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Friday, 07/24/2015 11:51:22 PM

Friday, July 24, 2015 11:51:22 PM

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Becton Sued For Squeezing Out Rivals With Safer Syringes (7/17/15)

By Kelly Knaub

Law360, New York (July 17, 2015, 7:57 PM ET) -- Southeast Georgia Health System hit Becton Dickinson and Co. with a putative class action in Georgia federal court Friday, accusing the medical technology company of pushing competitors making safer needles out of the hypodermic syringes market.
The hospital alleges that despite federal law mandating practices to reduce dangerous needlestick injuries from conventional syringes since 2001 — injuries nurses experience more than 600,000 times annually, the suit says — New Jersey-based BD has slowly made only minor and ineffective changes to its conventional syringes, failing to reduce needlesticks and in some cases dramatically increasing them.

Southeast Georgia says that instead of competing and improving upon the technology put forth by Retractable Technologies Inc., which sells patented syringes that reduce needlesticks to a minimum and have been given the highest safety rating by a prominent testing laboratory, BD has suppressed competition and maintained its monopoly through a variety of schemes.

“Rather than compete, and meet and improve upon Retractable’s innovation on the merits using its vast resources to protect the national health, Becton has taken the low road of the repetitive antitrust scofflaw,” the hospital says.

BD is suppressing competition through, for example, exclusionary bundled rebates that foreclose acute care providers from effective competitive access to safer syringes; penalty contracts and sole-source contracts that achieve the same end; theft of Retractable’s innovative technology to use it against Retractable and greatly impede its market entry; six years of competitive deception and false advertising; and the elimination of a significant safety rival by acquisition, according to the suit.

BD is also using many of the same schemes to obtain and maintain a monopoly in the market for the sale of IV catheters to acute care providers, the complaint claims.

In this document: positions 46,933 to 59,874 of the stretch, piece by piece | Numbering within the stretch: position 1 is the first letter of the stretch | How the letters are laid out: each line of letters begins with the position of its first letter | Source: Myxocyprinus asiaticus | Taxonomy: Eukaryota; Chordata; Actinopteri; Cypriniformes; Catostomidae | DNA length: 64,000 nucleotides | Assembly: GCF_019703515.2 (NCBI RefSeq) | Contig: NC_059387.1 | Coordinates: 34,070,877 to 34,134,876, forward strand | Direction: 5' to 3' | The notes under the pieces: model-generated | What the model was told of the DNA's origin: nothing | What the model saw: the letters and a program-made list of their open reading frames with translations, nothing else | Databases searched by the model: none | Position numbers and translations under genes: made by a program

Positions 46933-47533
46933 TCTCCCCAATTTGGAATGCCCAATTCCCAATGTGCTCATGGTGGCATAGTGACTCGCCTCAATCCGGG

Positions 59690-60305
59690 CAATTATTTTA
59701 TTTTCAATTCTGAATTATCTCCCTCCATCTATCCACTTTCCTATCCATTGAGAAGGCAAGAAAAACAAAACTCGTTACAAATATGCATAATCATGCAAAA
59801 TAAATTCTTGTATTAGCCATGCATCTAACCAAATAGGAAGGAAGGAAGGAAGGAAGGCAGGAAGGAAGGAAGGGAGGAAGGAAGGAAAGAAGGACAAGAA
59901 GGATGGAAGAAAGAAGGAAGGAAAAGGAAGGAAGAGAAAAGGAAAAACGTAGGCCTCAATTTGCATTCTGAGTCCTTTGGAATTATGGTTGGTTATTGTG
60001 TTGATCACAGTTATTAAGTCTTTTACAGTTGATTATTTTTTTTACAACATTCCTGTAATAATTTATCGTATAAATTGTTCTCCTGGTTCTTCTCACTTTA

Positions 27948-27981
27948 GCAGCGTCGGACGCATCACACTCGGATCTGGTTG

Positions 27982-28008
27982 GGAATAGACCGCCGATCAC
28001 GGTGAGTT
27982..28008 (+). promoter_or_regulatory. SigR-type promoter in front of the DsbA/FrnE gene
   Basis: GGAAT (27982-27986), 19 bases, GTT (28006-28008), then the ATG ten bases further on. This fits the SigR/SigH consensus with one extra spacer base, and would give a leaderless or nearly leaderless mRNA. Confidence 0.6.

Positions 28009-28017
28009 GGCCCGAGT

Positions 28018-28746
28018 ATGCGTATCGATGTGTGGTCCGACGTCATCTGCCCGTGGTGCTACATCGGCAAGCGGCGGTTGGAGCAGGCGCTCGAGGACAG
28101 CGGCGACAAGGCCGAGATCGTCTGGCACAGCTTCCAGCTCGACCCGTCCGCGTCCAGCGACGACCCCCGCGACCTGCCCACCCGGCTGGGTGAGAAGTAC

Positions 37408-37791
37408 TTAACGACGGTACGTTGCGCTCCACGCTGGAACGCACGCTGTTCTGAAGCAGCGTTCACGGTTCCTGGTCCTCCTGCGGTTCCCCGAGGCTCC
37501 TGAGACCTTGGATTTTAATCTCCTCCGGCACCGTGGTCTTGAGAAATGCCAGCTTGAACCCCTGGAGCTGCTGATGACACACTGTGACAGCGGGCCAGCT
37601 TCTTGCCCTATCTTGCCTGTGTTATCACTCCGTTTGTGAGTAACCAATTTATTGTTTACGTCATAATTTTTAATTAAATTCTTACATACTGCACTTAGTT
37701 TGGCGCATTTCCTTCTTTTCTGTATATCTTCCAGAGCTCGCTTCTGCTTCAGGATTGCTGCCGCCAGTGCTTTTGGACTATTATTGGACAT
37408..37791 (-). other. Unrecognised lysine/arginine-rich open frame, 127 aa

Southeast Georgia’s complaint brings one count of syringe monopolization and one count of IV catheter monopolization, both brought under Section 2 of the Sherman Act.

The hospital said it seeks to represent proposed classes of thousands of acute care providers purchasing syringes and IV catheters under cost-plus distribution contracts.

In August 2013, BD struck a $22 million settlement with hospitals and pharmacies whose class actions accused the company of stifling competition from other hypodermic product makers.

And earlier this year, Retractable claimed it deserved $5.65 million in prejudgment interest in a false advertising and antitrust suit it brought against BD — on top of the $340 million it won — but a Texas federal judge instead granted BD’s bid to vacate the prejudgment interest.

A BD representative did not immediately return a request for comment.

Southeast Georgia is represented by Wallace E. Harrell and Mark D. Johnson of Gilbert Harrell Sumerford & Martin PC and R. Stephen Berry of Berry Law PLLC.

Counsel information for Becton Dickinson was not immediately available.

The case is Glynn-Brunswick Hospital Authority et al. v. Becton Dickinson and Co., case number 2:15-cv-00091, in the U.S. District Court for the Southern District of Georgia.

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